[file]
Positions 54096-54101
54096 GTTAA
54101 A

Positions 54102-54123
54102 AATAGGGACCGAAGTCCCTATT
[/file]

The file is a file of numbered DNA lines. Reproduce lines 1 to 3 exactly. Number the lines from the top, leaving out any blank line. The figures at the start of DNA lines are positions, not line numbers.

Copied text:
Positions 54096-54101
54096 GTTAA
54101 A